Now change the scenario and think of a time you were kind to another person? Call to mind their reaction and how you responded.
Move into your heart and notice the feelings there.
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If you read no further than this point, you should know that kindness affects the user and the experiencer — leaving a lasting impression on both.
In this fast pace world, kindness and compassion takes a back seat to selfies, self-interest and expendable human interactions.
Every person is waiting to be discovered or become rich, believing it holds the key to their happiness. Yet when they attain success, they long for their former life having underestimated the trappings of fame and celebrity.
I enjoy the quote by Professor of Environmental Studies and Politics, David W. Orr:
“The plain fact is that the planet does not need more successful people. But it does desperately need more peacemakers, healers, restorers, storytellers and lovers of every kind. It needs people who live well in their places. It needs people of moral courage willing to join the fight to make the world habitable and humane. And these qualities have little to do with success as we have defined it.”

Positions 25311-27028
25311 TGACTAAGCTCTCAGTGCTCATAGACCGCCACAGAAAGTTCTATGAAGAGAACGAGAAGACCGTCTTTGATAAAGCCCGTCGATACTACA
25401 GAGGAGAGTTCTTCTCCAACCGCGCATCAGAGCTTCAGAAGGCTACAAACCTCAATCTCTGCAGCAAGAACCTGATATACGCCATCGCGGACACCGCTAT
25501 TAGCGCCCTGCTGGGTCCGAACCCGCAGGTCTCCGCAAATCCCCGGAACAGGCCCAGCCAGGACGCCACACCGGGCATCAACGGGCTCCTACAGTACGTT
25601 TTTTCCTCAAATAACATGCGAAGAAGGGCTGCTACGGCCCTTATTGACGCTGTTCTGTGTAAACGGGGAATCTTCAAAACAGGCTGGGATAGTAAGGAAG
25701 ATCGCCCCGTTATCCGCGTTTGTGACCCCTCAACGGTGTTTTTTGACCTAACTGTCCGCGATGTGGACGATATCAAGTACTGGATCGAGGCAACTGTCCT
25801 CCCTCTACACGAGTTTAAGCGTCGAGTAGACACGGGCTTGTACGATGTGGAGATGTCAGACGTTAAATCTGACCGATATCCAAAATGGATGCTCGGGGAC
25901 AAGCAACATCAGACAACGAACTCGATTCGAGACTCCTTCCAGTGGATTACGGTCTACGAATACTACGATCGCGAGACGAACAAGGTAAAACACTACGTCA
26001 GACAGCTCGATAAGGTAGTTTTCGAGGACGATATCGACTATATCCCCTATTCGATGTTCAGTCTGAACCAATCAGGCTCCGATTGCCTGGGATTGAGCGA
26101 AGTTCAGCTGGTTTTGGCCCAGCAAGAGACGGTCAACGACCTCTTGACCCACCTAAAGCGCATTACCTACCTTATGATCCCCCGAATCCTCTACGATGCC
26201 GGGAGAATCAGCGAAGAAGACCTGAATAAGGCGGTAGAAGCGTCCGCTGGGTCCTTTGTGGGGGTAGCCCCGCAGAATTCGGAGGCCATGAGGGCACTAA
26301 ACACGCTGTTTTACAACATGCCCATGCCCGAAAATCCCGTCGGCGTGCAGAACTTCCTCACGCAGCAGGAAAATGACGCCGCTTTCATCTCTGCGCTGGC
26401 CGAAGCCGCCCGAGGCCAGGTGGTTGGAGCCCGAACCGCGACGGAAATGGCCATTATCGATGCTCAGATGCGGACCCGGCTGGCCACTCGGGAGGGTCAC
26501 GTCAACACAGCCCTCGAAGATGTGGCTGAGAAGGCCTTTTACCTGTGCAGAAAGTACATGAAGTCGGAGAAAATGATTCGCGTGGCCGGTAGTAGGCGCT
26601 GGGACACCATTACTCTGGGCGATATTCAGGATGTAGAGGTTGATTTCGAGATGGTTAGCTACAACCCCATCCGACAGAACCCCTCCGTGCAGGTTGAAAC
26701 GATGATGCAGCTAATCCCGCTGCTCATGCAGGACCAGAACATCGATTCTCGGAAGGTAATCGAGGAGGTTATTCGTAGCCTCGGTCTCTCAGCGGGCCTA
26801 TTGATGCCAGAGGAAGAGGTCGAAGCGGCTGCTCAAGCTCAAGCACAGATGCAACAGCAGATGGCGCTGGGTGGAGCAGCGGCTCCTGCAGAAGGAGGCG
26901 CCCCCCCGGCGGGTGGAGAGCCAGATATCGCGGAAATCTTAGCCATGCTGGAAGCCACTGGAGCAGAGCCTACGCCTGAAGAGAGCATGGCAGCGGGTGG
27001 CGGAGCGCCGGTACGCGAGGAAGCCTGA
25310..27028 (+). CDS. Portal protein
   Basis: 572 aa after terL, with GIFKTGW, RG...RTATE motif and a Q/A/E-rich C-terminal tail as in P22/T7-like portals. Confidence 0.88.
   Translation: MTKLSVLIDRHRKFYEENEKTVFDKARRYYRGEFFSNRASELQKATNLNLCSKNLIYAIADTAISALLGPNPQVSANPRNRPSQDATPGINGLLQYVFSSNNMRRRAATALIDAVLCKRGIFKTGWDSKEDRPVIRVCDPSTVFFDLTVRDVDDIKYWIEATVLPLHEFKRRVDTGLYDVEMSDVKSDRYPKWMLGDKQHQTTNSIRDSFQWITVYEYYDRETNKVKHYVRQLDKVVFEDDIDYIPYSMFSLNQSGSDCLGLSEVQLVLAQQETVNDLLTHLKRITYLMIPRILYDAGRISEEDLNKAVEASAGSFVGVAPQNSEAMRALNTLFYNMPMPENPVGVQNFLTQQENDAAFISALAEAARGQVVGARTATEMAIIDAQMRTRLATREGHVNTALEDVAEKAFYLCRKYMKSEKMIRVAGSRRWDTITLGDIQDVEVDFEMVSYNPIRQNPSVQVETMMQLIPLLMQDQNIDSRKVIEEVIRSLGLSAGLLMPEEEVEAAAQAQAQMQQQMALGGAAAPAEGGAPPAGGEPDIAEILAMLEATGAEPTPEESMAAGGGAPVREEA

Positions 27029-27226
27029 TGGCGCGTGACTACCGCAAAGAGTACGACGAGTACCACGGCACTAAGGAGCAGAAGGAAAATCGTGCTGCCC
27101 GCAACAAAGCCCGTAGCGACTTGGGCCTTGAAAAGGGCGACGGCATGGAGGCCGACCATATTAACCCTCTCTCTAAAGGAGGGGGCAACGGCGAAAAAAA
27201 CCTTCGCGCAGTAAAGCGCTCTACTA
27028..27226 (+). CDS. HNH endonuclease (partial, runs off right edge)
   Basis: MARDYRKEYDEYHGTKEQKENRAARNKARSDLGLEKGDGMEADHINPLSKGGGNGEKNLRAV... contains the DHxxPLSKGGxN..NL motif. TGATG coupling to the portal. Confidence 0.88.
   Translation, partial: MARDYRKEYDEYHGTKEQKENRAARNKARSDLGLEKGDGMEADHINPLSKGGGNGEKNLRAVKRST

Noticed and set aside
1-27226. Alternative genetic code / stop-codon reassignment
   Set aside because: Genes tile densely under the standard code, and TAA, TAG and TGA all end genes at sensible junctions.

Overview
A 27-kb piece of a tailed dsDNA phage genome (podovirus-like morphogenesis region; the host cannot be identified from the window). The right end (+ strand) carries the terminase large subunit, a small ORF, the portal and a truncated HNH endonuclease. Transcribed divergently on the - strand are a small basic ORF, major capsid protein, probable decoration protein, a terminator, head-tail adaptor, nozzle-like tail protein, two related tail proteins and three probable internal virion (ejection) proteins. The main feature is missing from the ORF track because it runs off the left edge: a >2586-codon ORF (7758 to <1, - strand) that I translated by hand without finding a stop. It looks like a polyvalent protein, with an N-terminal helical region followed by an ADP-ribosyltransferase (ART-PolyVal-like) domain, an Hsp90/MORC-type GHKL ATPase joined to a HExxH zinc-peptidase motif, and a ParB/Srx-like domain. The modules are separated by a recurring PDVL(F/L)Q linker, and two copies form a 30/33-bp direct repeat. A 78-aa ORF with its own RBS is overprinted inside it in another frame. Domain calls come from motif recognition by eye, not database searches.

Kindness is fundamental to the human existence. We are thrust into the world as newborns and enriched with the kindness of our parents’ nurturing for the ensuing years.
Humans are the only mammals with a prolonged gestation period. Other creatures rely on support for a brief time before becoming self-reliant. We are powerless at birth and depend on our caregivers to provide for our needs.
Therefore, kindness is sewn into the framework of our DNA. We are literally wired for kindness.